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Show type: Edinburgh Fringe 2008
Clarkson & Crouch: Away with the Fairies
Using the gift of sketches Rob Crouch & Jonathan Clarkson present the supernatural side of city life.
They tackle head-on the problems that no one else will. The 21st century is turned on its head as they reveal the magic amidst the mundane in a sideways look at the world.
Marvel as the pair transform between sexes, animals and creatures of the night without so much as a blackout, revealing the surreal secrets from the murky metropolitan world.
This breathtaking exposé will address the oft neglected crisis which is the sudden rise in pirate-related crime and the devastating effects it can have on family life, the small businesses forced to turn to magic to combat shoplifting, and whether the devil really can get you a girlfriend or offer an affordable finance plan for your family in return for your soul. Daft, dark and surreal, this is modern life but not quite as you know it.
Jonathan Clarkson and Rob Crouch have put together a set of sketches, some of which loosely reference each other. Physically they make a well-suited double act; Jonathan Clarkson has a delightfully scrawny, hangdog presence and Rob Crouch an ursine bulk that is alternately cuddly and menacing. You have to see it, but there’s a point where you’d think if Sweeney Todd came back as a fishmonger, this is how he’d conduct himself.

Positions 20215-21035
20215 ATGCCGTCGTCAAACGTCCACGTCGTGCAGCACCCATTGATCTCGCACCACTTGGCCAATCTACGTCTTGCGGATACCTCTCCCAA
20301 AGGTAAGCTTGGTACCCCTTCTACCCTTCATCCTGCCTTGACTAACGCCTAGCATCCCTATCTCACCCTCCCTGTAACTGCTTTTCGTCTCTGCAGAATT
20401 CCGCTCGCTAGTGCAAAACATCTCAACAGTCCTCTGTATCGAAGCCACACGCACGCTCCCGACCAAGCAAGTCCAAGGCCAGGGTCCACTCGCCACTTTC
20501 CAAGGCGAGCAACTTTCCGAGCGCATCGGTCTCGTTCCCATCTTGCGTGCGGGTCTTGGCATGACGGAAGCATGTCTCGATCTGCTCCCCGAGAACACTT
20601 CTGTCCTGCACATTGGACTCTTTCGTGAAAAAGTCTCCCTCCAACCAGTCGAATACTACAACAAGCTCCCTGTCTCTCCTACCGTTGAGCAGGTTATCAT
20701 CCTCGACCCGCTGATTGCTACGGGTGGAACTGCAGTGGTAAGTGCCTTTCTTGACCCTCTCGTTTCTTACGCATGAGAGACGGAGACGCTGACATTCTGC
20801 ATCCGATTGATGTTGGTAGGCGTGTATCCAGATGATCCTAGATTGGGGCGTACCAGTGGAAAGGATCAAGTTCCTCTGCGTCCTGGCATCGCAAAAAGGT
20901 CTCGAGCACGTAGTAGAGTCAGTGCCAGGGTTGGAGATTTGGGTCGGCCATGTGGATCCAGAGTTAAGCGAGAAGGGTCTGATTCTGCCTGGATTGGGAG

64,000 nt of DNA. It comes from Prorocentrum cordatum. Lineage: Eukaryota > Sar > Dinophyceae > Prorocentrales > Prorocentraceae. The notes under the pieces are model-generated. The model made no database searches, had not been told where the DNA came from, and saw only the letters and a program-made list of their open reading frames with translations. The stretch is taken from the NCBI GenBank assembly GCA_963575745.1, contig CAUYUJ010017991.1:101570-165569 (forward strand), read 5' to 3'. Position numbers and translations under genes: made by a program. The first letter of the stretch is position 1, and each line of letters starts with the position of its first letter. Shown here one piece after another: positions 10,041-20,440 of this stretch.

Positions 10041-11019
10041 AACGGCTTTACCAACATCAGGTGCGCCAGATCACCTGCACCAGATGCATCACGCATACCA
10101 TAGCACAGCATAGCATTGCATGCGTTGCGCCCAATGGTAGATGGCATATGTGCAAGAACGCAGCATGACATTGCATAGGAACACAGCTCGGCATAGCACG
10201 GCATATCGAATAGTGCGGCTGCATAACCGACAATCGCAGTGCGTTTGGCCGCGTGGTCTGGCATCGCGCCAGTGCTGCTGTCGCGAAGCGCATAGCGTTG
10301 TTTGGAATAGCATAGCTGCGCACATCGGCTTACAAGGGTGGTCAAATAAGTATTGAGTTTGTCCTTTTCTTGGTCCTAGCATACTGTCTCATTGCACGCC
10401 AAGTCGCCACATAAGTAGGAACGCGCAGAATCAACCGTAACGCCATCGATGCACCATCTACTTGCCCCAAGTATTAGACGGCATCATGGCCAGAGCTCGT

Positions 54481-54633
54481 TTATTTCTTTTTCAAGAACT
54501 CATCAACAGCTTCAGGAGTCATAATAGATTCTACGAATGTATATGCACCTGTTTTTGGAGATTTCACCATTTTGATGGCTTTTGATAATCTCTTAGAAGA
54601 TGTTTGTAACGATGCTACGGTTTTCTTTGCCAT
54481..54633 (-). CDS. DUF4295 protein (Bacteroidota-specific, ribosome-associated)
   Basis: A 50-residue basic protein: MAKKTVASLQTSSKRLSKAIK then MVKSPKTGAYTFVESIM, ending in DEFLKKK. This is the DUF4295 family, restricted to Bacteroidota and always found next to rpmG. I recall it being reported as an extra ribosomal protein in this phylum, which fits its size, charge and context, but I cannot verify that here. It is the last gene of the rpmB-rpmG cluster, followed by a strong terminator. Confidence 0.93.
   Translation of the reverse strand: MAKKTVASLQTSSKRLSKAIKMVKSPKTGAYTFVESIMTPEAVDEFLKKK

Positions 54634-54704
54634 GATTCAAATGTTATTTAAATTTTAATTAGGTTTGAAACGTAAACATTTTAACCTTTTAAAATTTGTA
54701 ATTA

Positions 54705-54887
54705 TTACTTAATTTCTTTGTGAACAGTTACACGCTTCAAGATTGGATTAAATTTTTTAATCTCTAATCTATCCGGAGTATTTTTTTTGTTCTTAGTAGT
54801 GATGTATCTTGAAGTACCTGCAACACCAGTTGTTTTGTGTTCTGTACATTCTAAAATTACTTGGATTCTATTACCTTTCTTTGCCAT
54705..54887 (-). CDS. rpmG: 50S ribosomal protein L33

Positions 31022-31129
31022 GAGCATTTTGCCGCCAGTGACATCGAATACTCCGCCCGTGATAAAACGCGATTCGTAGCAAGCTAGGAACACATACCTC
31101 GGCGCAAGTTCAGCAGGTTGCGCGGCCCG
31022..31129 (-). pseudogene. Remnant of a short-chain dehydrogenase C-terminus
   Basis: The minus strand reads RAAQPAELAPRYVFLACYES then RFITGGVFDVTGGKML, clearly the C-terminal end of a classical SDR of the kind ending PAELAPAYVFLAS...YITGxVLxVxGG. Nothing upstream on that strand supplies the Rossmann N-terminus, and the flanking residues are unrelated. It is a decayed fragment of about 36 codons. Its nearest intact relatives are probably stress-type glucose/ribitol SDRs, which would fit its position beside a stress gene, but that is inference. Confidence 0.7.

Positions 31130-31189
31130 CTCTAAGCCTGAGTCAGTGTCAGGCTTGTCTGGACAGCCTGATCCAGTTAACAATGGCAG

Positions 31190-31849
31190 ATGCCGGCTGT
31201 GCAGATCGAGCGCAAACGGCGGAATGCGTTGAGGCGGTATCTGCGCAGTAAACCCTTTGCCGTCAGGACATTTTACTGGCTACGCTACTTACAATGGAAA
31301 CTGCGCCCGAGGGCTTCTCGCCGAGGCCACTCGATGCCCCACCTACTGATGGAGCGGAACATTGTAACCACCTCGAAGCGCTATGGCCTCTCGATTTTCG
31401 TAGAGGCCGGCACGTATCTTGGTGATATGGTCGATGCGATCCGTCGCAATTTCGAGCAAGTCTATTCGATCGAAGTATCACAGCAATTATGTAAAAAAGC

The first sketch is the weakest as they become two lugubrious de-motivational speakers, reducing expectations and fostering depression. It feels like you’ve seen it before. Once this is out of the way, the rest have more originality and feel less contrived.
As two miserable prole hags, ‘Chelle and Pearl, they put me in mind of Dot Cotton doing Pete ‘n’ Dud. No matter that the sketch revolved around complaints about bumming (yawn), there’s a plaintive passive-aggression in Pearl that’s creepily enjoyable.
A couple of sketches passed me by entirely, but that’s more to do with my lack of acquaintance with superheroes. A benefit-scrounging fox, two security guards fretting over the problem with unicorns, a phantom barman and teenage slags discussing the pros and cons of dating a centaur bring a touch of fable and mythology to South London.
It’s subtly bonkers and each sketch finishes just before you wonder if it’s gone on too long. My favourite pairings were Will and Graham, an encounter between a homeless tramp and his former colleague who’s let the side down by successfully joining the house-owning middleclass, closely followed by Percy Shelley and Lord Byron effing and blinding in a ad agency.
Controlled performances and mostly successful writing make this an enjoyable hour.
Reviewed by: Julia Chamberlain
Was the worst show i have ever seen. depressingly awful. Nobody laughed in the entire audience. Someone should tell them to give up and get a new vocation.